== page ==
July 29 (UPI) -- The U.S. Bureau of Prisons on Wednesday scheduled the execution of a 37-year-old man who, if put to death next month, would be the first Native American executed by the federal government in the modern era.
Lezmond Mitchell is set to die by lethal injection Aug. 26 at the U.S. Penitentiary, Terre Haute, Ind. He was sentenced to death for the 2001 murder of two Navajo people -- a woman and her granddaughter -- on reservation land.
The U.S. government scheduled Mitchell's death to occur two days before what was expected to be the next federal execution, that of Keith Dwayne Nelson on Aug. 28.
Attorney General William Barr resumed federal executions this month after a 17-year hiatus. The Bureau of Prisons executed three men -- Daniel Lewis Lee, Wesley Ira Purkey and Dustin Lee Honken -- within a span of a week. The men sued over the government's decision to use a single-drug lethal injection protocol, saying it violated the law which requires federal executions to use the same method as the individual states where the murders were committed.
If his execution proceeds, Mitchell will be the fourth federal execution this year and the first Native American to be executed in modern U.S. history, his lawyers said.
Under the Federal Death Penalty Act, the U.S. government can't seek the death penalty for crimes committed on tribal land unless said tribe allows it. The U.S. Attorney's Office in Arizona originally didn't seek the death penalty, but received pressure from then-Attorney General John Ashcroft to do so.
Defense attorneys Jonathan Aminoff and Celeste Bacchi said that since the Navajo Nation was against the death penalty in Mitchell's case, the federal government used a "loophole" to charge him with a lesser crime -- carjacking resulting in death. This allowed the government to seek the death penalty without tribal approval.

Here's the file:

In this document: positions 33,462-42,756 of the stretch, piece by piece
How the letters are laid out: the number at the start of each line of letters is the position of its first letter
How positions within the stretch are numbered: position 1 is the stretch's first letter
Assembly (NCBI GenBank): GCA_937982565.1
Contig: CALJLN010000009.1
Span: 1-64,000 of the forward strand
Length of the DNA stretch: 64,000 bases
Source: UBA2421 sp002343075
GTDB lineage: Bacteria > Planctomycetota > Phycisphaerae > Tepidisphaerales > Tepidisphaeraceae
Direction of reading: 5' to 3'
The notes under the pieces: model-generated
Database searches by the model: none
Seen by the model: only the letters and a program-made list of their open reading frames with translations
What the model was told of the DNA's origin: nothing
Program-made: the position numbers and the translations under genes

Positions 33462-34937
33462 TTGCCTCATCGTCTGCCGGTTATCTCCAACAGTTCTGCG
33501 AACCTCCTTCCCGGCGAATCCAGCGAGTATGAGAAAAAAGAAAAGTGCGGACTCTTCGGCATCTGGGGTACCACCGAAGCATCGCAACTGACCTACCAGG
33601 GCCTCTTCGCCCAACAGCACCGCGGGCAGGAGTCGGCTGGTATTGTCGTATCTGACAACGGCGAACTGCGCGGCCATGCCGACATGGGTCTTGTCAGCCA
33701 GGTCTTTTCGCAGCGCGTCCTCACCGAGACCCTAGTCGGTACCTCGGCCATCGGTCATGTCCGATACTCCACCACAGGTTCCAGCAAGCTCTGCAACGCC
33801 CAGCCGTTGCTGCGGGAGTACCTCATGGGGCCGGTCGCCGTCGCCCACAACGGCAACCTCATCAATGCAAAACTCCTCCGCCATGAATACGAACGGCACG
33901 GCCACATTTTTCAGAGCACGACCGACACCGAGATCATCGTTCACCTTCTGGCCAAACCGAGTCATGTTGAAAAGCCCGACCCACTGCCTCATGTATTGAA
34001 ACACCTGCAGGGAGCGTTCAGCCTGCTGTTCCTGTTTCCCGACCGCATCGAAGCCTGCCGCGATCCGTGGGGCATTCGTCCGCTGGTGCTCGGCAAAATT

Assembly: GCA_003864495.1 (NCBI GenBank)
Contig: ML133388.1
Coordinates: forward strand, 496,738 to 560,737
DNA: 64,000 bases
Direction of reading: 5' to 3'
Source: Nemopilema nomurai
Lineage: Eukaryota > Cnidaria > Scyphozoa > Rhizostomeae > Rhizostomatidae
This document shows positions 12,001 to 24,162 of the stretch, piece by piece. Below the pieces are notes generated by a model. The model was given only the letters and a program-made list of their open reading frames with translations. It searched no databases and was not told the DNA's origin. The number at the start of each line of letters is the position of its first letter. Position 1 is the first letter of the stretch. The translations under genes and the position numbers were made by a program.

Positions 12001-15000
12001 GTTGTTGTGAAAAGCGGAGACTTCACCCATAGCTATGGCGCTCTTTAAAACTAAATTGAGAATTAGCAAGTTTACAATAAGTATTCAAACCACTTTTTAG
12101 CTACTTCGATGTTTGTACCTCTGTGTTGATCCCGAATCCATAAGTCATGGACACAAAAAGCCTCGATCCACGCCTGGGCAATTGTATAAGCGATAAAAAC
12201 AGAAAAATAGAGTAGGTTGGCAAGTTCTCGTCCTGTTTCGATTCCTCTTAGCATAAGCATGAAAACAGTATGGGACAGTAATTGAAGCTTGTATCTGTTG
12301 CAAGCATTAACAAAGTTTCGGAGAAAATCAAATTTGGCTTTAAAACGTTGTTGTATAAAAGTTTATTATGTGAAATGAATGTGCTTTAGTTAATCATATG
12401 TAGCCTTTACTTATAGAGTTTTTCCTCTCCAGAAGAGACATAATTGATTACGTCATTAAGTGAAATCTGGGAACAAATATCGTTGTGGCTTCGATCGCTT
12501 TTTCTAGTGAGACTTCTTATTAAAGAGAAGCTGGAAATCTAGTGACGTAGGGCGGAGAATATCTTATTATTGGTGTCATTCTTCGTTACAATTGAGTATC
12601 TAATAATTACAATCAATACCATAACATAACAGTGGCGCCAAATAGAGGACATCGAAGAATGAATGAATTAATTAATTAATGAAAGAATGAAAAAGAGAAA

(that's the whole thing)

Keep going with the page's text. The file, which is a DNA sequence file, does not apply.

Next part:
"In what the Ninth Circuit Court of Appeals referred to as a 'betrayal of a promise made to the Navajo Nation,' the Department of Justice exploited a legal loophole and sought the death penalty against Mr. Mitchell for the federal crime of carjacking over the objection of the Navajo Nation, the victims' family, and the local United States Attorney's Office," Aminoff and Bacchi said in a statement. "The federal government's announcement that it now plans to execute Lezmond Mitchell demonstrates the ultimate disrespect for the Navajo Nation's values and sovereignty."
The defense team also accused the U.S. government of misconduct for allegedly jailing and questioning Mitchell for 25 days without providing him a lawyer and preventing Navajos from serving on his jury.
"Under these circumstances, allowing Mr. Mitchell's execution to go forward would be a grave injustice and an unprecedented affront to tribal sovereignty, and it should not be permitted to proceed. We will continue to pursue all available avenues of relief for Mr. Mitchell from his unconstitutional convictions and death sentence," the attorneys said.
Mitchell and co-defendant Johnny Orsinger were convicted in 2003 for the deaths of Alyce Slim, 63, and her granddaughter Tiffany Lee, 9.
The two men stabbed Slim dozens of times before stealing her vehicle and driving it to another location where they stabbed and beat the girl to death and dismembered their bodies to prevent identification. Mitchell and Orsinger used the vehicle to commit a robbery and when they were caught by police, Mitchell led them to the buried bodies.
Orsinger, who was a juvenile at the time, was sentenced to life in prison.